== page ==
What made Ruskhan quite special was that he would willingly share his knowledge with anyone who asked. He would patiently explain what he did and why he did it. When I first went around Yala looking for Leopards to attach a dollar sign to it, Rukshan was the only big hitter with furniture hanging out of his window. Over the years I observed more and more people emulating him. The lenses became bigger and the serious photographers had the stools and tools. I suspect it was his willingness to share his know how and his obsession with quality imagery which grew his reputation and encouraged others to follow his style and techniques.
He was also respected for being prepared to share information. If you bothered to ask him, he would point the way to where the leopards were currently showing and how best to gain a sighting. Some, chose to discreetly follow his vehicle. He was not alone in sharing his knowledge. Although wildlife photographers are competitive, in the early 2000s, Yala had a group of good photographers who set standards in gentlemanly conduct. The late Ravi Samarasinha always shared everything he knew with anyone who asked. I also remember how Jehan Kumara once reversed out of a leopard sighting to allow me to pull into a gap through which I could photograph a pair of cubs.
As the years rolled by from 2001, I would receive a lot of feedback from my professional naturalist guides. They never spoke ill of anyone. But I always heard good things in abundance about Rukshan’s conduct and helpfulness in the park. Ruskhan and Lal Anthonis also always made time to assist in the Wildlife Photography Workshops held by the Institute of Professional Photographers. The quality of his imagery and his success in winning a commendation in the famous BBC Wildlife Photographer of the Year competition demonstrated that Sri Lankan photographers could ascend to the international arena. All of these contributed to building confidence and home growing Sri Lankan talent.
Between 2001 and 2004 I chaired the Nature Photographer Competition. Not surprisingly Ruskhan had winning images when the event began. Namal Kamalgoda who was the Competition Secretary suggested that Ruskhan be invited to the panel of judges. I was not too keen on this as it removed one of the best wildlife photographers from the pool of participants. But Namal felt that we needed a photographer of his stature on the panel. So we decided to put it up to Rukshan to have the choice of competing and winning or to be judge. He chose to be a judge and help the competition although it meant giving up the opportunity to have more winning images exhibited and published in the catalogue.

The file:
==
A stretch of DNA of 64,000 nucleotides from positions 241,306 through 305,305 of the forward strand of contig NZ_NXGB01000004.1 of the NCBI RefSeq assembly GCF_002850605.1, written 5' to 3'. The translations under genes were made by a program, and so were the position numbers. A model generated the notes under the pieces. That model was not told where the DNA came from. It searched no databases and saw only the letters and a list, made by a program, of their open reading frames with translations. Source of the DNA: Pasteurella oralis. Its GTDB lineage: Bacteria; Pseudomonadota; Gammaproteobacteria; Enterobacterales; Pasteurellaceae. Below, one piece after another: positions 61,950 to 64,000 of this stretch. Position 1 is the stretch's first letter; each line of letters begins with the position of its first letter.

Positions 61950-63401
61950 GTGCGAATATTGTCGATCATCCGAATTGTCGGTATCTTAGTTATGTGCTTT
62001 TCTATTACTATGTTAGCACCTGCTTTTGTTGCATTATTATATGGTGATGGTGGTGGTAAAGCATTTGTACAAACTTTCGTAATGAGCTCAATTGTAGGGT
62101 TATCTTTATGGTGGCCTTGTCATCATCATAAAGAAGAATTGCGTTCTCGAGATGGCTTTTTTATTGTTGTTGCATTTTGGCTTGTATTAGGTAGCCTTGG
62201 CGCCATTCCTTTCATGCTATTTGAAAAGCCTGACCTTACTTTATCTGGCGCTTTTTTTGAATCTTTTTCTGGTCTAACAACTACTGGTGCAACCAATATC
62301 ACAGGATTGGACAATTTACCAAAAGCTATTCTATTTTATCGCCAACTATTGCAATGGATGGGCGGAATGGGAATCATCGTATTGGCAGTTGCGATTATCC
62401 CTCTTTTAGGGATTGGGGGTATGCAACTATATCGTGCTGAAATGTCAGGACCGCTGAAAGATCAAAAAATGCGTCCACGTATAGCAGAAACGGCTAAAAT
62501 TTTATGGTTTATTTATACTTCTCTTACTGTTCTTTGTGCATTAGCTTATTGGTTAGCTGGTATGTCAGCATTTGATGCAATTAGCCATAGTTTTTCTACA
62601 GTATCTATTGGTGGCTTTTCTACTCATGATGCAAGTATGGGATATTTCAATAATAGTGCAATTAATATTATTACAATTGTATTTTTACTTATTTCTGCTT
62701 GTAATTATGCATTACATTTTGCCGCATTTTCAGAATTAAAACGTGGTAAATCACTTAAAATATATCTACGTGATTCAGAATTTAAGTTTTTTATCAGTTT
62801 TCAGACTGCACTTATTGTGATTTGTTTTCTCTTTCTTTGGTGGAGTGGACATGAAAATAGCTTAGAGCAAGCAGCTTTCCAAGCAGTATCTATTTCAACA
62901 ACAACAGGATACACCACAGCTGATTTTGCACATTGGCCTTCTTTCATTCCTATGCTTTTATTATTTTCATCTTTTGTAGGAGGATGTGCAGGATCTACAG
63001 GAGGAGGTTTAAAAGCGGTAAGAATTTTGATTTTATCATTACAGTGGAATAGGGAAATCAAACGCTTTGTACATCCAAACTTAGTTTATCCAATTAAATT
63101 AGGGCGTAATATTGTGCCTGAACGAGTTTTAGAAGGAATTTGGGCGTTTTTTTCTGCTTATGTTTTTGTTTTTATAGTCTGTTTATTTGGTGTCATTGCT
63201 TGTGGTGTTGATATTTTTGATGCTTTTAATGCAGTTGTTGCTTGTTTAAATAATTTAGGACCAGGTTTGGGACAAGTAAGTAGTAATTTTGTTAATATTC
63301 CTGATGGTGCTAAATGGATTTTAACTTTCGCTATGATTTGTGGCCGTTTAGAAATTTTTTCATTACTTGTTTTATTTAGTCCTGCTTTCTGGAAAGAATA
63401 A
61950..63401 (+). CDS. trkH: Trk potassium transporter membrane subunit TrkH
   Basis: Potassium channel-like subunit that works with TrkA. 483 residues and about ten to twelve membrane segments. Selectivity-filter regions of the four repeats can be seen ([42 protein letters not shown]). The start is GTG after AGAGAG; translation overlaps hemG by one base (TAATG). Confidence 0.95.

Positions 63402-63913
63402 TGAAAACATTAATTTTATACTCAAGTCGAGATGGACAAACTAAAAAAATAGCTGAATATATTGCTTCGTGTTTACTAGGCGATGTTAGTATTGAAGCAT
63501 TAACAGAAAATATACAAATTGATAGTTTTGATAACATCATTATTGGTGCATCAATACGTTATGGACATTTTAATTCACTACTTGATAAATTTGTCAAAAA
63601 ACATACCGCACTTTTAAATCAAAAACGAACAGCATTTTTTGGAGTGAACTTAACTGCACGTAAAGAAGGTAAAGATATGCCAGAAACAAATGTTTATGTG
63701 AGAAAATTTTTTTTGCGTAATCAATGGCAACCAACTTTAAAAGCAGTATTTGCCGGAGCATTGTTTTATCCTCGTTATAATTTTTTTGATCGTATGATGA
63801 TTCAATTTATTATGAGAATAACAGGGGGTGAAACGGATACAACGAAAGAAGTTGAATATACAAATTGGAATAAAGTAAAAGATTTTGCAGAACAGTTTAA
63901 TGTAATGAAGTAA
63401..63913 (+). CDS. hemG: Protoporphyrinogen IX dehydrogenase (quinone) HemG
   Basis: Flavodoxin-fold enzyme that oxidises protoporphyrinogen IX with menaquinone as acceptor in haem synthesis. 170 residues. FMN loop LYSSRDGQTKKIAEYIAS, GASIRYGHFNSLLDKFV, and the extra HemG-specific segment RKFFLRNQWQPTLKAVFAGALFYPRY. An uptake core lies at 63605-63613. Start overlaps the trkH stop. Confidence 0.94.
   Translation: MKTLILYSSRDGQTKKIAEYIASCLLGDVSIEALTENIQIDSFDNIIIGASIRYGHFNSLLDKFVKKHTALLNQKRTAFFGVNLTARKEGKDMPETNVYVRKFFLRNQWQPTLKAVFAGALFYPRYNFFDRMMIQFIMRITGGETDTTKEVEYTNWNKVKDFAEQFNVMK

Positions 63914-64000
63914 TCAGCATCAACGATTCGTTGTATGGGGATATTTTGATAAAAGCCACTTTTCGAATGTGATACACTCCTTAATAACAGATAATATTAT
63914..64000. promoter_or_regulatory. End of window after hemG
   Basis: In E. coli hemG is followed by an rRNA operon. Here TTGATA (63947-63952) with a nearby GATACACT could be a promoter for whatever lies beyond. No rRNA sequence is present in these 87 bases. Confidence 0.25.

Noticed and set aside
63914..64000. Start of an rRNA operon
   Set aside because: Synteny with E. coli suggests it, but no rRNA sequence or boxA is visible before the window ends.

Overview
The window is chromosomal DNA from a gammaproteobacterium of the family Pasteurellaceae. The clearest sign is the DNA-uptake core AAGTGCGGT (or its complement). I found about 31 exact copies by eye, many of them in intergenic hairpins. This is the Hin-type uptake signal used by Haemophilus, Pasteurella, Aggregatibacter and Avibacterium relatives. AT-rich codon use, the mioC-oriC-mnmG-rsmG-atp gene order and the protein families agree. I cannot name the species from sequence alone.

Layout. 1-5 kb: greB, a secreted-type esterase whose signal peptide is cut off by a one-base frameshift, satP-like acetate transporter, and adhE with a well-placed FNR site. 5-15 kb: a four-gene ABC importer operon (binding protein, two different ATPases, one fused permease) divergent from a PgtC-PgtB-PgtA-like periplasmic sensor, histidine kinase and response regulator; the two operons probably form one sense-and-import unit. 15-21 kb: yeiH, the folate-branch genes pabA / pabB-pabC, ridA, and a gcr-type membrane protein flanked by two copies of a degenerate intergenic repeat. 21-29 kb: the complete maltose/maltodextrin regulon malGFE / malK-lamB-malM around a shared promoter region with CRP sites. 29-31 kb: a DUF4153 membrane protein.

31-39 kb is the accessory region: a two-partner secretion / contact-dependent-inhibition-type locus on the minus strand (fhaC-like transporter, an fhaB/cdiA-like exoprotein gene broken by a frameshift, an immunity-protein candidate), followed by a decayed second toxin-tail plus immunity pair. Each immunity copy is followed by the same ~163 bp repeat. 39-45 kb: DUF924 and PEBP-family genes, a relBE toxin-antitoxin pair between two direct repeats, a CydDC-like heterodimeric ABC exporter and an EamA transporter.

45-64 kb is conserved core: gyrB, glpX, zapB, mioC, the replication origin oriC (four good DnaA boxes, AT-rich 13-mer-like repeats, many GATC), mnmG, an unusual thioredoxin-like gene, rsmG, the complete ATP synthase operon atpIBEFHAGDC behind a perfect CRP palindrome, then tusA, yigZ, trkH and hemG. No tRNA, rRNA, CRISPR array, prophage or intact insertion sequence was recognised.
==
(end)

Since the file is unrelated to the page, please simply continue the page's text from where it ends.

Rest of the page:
WildSpace his most recent exhibition had some marvelous images. The backlit zebras were atmospheric. The Brown Fish Owl flying along a forested road is poignant. The fact that his leopards still look so good demonstrate how good his images are. This is because great leopard images don’t impress as they did a few years ago. So many photographers, many inspired by Rukshan, are emulating his tools and techniques. In fact so many good photographer are now out there it would be only too easy to forget the role of change agent that he has played.
Although he is best known as a photographer he is also active in lobbying for conservation. He is a founder member of two conservation charities, The Leopard Trust and the Wilderness and Protected Areas Foundation.(WPAF). He also often works discretely behind the scenes to influence the state agencies on conservation matters.
I had decided a long time ago that my agenda was to use wildlife imagery to create livelihoods and not to quest for outstanding excellence in wildlife imagery as the end result. I had resigned myself to not taking images of the calibre in Rukshan’s portfolio. I don’t regret this mental demarcation. It makes it easier to ‘see’ and admire the talent of others and to recognize the role of change agent and farmer of local talent, that ‘Ruskhan Mahattaya’ has become. However, what I don’t want to hear is the oft heard phrase when I visit Yala “You should have come last week, ‘Ruskhan Mahattaya’ was here and photographed twelve leopards”. Sigh.